The festive season is bright and colourful, filled with Christmas tunes, social events with plenty of people, and lots of things to do. For lots of us, it’s a fun time of the year - but for those who are neurodiverse, the loud sounds and bright lights of Christmas can get overwhelming and stressful.
It is estimated that up to 15% of the UK population, or one in seven Britons, are neurodiverse, which means their brain functions differently from others and the way they think about and see the world varies.
Some of the most common types of neurodiversity include autism or autism spectrum conditions, Attention deficit hyperactivity disorder (ADHD), attention deficit disorder (ADD), dyslexia, dyspraxia, or dyscaluclia.
Many types of neurodiversity begin in childhood, which means there is a large population of children who may need support during the festive season.
According to children’s charity Little Lives, there are an estimated one in 100 children in the UK diagnosed with autism spectrum disorder. Meanwhile, ADHD UK estimates there are around 694,000 children with ADHD, and research shows that among children aged five to 15 years old, 3.62% of boys and 0.85% of girls had the condition.
They may find the holiday season challenging and overstimulating, says Dr Jenna Vyas-Lee, clinical psychologist and co-founder of mental healthcare clinic Kove. She adds that Christmas can “really exacerbate lots of difficulties they’re already facing”.
“This includes sensory overload - lots of colour, noise and music, the shops being busier and an overloaded calendar with increased socialising and social communication,” she explains. “The school schedule is also totally different around Christmas - there’s lots of diversions from the everyday structure that lots of school children thrive off, and this can also impact feelings of uncertainty and anxiety.”
These are Dr Vyas-Lee’s tips and advice on how to navigate the festive season with neurodiverse children and support them so they can thrive.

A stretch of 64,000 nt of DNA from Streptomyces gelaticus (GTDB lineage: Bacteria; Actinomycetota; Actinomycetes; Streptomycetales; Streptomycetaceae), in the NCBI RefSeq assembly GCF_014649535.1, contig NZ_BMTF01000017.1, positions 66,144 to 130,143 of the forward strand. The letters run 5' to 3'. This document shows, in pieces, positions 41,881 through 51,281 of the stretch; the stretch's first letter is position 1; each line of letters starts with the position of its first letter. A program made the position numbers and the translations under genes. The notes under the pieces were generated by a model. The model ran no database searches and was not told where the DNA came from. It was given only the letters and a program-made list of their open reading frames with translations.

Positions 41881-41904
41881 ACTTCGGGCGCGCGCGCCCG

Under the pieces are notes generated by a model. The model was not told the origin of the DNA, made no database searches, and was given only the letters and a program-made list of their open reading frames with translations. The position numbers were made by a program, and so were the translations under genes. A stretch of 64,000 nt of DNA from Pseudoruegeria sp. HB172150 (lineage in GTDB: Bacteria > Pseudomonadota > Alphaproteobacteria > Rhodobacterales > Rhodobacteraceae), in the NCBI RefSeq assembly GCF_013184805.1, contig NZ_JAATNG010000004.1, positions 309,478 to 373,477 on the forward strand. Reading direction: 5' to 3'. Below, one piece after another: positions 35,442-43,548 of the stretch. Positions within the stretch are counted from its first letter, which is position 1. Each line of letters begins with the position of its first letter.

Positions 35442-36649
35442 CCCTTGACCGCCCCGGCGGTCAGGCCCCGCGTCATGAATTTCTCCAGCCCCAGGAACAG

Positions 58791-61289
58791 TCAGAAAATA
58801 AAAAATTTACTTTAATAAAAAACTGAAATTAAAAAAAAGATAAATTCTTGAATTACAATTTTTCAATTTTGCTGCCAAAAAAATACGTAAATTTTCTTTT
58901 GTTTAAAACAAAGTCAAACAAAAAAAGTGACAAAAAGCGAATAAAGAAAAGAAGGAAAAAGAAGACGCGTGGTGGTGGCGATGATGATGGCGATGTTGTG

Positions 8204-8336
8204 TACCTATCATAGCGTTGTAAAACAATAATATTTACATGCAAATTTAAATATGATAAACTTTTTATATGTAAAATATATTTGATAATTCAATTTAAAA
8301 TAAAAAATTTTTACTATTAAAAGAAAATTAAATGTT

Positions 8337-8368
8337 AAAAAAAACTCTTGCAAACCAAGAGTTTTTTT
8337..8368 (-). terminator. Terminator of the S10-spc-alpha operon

Accept that Christmas will be different
Parents may have an idealistic view of what their perfect Christmas will look like with their kids, Dr Vyas-Lee says - but this likely will not align with reality, particularly if you have neurodiverse children.
“Most prospective parents have the idea that they wake up on Christmas morning and surrounding days will be idyllic with grateful children dressed beautifully, eating well, opening beautifully wrapped presents,” she says.
“The reality for most parents is that there are of course moments like this, but a lot of the time the Christmas holidays are busy and stressful — there are highs and lows just like any other time of year.”
In order to accept that Christmas might not be the soft-lit, glowy time of year with your kids that you thought it would be, parents should “take a moment to grieve for the Christmas they thought they would have before they have children”, the psychologist says, couching that it may “sound a bit dramatic”.
But this will help you be more realistic about what will actually work with your family, whether or not you have neurodiversity in it. Understanding that what is achievable might be different to what works for other members of your wider family, friends or school network can give you a sense of reassurance.
Steps you can take
To make Christmas a less stressful and more enjoyable experience for everyone, there are a couple of things you can do in advance.
“Make sure you prep children for festivities,” she says. “Create a visual timetable that shows children where and when different things are happening; when wider family might be visiting, when those people will be leaving.
“Give them a day-to-day schedule that they can look at and count down the bigger moments.”
Figure out how to help them adapt
“There are also times when you will want to socialise or take your child somewhere that might be uncomfortable for them, so work out together a way of managing these difficult environments.”
For example, you can get noise-cancelling headphones for your child to wear in a busy shopping centre, which helps block out loud music and the sound of crowds and gives them a sense of security.
Read more about neurodiversity:
Christine McGuinness fans 'in tears' over 'powerful' autism documentary (Yahoo Celebrity UK, 2-min read)
Katie Price shares how she supports other parents of children with autism (Yahoo Celebrity UK, 3-min read)
Studies exploring ADHD could lead to earlier diagnosis (PA Media, 2-min read)